Always love those chats, so hosting one was a real pleasure. As long as time allows, I’ll do a couple more of in 2020.
Joining the Write52 challenge
Having a trillion ideas for blogs and content that would be useful to my business, but having no time to create and post them really frustrates me. I’m not the only business owner feeling this. And I’m not the only copywriter. It’s a running joke that copywriters spend more time writing everyone else’s copy then when it comes to doing our own, we’ve lost the will.
Fortunately, UK-based copywriter Ed Callow changed a lot of people’s thinking and attitude towards writing thanks to his Write52 challenge. The rules are:
Write something. Anything. And post it each week.
That’s it. You can read my first thoughts about the challenge and see all the posts I’ve written since I started the challenge. I was full of doubt as to how I’d manage. But 20 posts in (and an unbroken streak), I feel I’ve got a good handle on it. Spending 30 minutes a day from Monday-Friday is enough time for me to get that week’s article put together.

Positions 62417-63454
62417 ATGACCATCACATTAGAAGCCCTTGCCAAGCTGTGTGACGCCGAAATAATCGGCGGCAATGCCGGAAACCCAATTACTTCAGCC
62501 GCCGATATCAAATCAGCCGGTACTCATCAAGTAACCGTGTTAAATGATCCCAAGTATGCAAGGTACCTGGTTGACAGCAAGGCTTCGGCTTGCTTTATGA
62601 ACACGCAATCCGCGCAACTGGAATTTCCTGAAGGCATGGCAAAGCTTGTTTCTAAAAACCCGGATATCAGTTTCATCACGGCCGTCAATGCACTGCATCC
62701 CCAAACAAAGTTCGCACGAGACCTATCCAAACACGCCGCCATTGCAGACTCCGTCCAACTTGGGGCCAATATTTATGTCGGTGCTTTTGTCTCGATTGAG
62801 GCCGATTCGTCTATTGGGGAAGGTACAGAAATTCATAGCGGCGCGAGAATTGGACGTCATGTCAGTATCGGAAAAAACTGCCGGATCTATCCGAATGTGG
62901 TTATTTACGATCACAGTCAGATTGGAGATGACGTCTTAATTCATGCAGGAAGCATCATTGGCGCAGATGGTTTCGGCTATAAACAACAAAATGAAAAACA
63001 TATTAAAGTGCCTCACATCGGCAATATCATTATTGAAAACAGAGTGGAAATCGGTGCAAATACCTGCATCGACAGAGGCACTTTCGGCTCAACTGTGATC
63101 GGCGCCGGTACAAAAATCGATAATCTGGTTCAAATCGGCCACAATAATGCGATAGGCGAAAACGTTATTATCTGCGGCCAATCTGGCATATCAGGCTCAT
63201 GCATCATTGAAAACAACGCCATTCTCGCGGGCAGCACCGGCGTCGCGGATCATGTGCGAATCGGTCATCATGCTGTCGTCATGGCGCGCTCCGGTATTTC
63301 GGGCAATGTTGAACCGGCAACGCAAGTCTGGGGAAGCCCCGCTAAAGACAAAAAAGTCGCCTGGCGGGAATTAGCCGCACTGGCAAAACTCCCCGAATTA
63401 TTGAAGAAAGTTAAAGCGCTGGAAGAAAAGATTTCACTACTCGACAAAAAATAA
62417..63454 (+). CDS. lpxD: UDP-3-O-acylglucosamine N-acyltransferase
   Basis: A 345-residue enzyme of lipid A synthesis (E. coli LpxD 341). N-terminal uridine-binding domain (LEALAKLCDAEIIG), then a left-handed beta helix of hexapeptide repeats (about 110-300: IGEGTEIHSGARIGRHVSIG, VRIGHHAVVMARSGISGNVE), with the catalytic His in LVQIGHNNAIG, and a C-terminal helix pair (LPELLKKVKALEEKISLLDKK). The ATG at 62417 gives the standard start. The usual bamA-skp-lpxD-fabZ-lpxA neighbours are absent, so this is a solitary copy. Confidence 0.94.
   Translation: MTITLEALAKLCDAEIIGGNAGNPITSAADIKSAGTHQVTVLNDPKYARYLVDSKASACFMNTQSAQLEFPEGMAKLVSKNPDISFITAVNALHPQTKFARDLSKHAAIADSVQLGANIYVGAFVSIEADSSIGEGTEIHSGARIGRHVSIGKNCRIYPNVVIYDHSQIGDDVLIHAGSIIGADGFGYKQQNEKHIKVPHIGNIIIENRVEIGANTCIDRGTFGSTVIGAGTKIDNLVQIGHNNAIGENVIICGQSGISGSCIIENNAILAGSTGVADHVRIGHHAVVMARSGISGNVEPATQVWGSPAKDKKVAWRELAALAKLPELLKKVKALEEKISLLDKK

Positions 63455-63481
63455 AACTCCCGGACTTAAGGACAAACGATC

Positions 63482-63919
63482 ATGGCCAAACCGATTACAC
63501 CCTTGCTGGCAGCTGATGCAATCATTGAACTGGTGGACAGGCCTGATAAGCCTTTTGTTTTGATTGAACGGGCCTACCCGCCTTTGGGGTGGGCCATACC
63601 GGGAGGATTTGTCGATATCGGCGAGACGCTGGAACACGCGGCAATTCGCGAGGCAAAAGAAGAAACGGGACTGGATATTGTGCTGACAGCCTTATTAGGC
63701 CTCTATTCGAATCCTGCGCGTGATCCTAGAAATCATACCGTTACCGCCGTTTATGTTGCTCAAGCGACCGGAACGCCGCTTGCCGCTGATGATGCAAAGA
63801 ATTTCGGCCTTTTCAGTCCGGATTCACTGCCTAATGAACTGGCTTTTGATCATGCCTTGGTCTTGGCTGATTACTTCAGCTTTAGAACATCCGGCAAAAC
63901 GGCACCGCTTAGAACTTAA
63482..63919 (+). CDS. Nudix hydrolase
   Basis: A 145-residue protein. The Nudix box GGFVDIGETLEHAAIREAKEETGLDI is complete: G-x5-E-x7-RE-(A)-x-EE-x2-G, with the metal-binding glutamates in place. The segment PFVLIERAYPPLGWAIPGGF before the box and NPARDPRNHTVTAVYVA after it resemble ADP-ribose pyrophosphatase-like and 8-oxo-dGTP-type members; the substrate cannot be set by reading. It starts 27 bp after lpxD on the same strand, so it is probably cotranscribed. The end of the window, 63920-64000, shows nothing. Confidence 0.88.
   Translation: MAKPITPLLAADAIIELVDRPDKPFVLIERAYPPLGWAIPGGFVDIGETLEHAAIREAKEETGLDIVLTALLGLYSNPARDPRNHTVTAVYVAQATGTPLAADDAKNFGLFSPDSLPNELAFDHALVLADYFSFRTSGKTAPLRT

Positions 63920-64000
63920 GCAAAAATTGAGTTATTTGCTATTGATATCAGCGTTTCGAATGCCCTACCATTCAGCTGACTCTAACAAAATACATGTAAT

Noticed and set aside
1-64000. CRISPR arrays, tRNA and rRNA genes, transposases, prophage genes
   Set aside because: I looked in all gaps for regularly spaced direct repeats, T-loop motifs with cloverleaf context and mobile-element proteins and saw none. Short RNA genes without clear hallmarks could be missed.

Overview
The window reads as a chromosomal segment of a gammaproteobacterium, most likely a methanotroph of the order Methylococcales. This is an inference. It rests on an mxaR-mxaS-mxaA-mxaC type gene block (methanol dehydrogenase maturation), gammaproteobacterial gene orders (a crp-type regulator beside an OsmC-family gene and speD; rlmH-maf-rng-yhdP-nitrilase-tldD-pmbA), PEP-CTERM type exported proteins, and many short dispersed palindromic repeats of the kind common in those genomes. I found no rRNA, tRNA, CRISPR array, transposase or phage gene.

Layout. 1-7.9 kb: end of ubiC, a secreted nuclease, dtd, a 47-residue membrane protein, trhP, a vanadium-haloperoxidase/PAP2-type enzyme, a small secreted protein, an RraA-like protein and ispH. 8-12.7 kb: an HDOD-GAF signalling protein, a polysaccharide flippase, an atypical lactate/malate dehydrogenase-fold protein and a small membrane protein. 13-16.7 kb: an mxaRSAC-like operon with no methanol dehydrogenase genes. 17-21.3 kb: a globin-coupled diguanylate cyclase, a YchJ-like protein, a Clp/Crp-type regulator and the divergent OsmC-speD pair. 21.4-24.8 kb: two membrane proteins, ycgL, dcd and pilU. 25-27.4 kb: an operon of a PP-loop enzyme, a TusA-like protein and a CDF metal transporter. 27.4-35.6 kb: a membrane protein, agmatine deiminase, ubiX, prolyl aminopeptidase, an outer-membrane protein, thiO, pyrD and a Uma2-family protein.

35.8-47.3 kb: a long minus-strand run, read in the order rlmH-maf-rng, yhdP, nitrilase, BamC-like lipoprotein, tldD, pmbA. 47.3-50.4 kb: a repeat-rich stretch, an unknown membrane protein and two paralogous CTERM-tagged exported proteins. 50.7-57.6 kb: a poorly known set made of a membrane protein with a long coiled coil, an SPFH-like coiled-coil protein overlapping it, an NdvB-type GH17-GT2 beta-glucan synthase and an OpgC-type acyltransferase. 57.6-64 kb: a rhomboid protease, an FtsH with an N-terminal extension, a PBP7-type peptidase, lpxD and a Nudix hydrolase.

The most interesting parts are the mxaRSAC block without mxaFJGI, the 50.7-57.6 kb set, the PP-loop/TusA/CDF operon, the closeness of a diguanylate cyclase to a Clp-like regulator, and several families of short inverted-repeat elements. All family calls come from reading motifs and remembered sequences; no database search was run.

I’m loving it. And I’m getting lots of fresh new content for my site. If you fancy joining in, it’s not too late. New members are always welcome!
Or if you fancy reading some excellent posts on all manner of topics — from food recipes through to music articles, game reviews through to podcast tips — then sign up to the newsletter.
Refurbishing my newsletter
Speaking of newsletters, did you know I had a newsletter? No hard feelings if not. I did very little with it when I first launched it.
And then I decided it was shit.
And needed redoing.
That’s OK. These things happen. Not every business idea works out as planned. Some bomb.
My first attempt at email marketing was one of them.
The new approach has actually been influenced and inspired by what I saw on a few some escort sites. They weren’t offering downloads for date tips or promising to stuff people’s inboxes with blogs.
The hook was much simpler.
“Sign up to hear when I’m available.”
Makes sense. Serious clients want to know when they can book time with their favourite companion. And the companion wants people to book.
This is also what I want my clients to do. I want them to know when I’m free to work on their projects. So, it’s an approach I’m trying.
How’s it working out?
So far, no leads. But I only have 33 subscribers. Most are my mates. Who don’t need a copywriter. And I’ve only sent two emails.
Gotta start somewhere though.
Want to sign up? You can do so here.
Crappy bits from the last six months
I love my business, but it’s not always rainbows and unicorns. Here’s what’s been fucking tough in the last six months.
Overwhelm and saying “yes” too much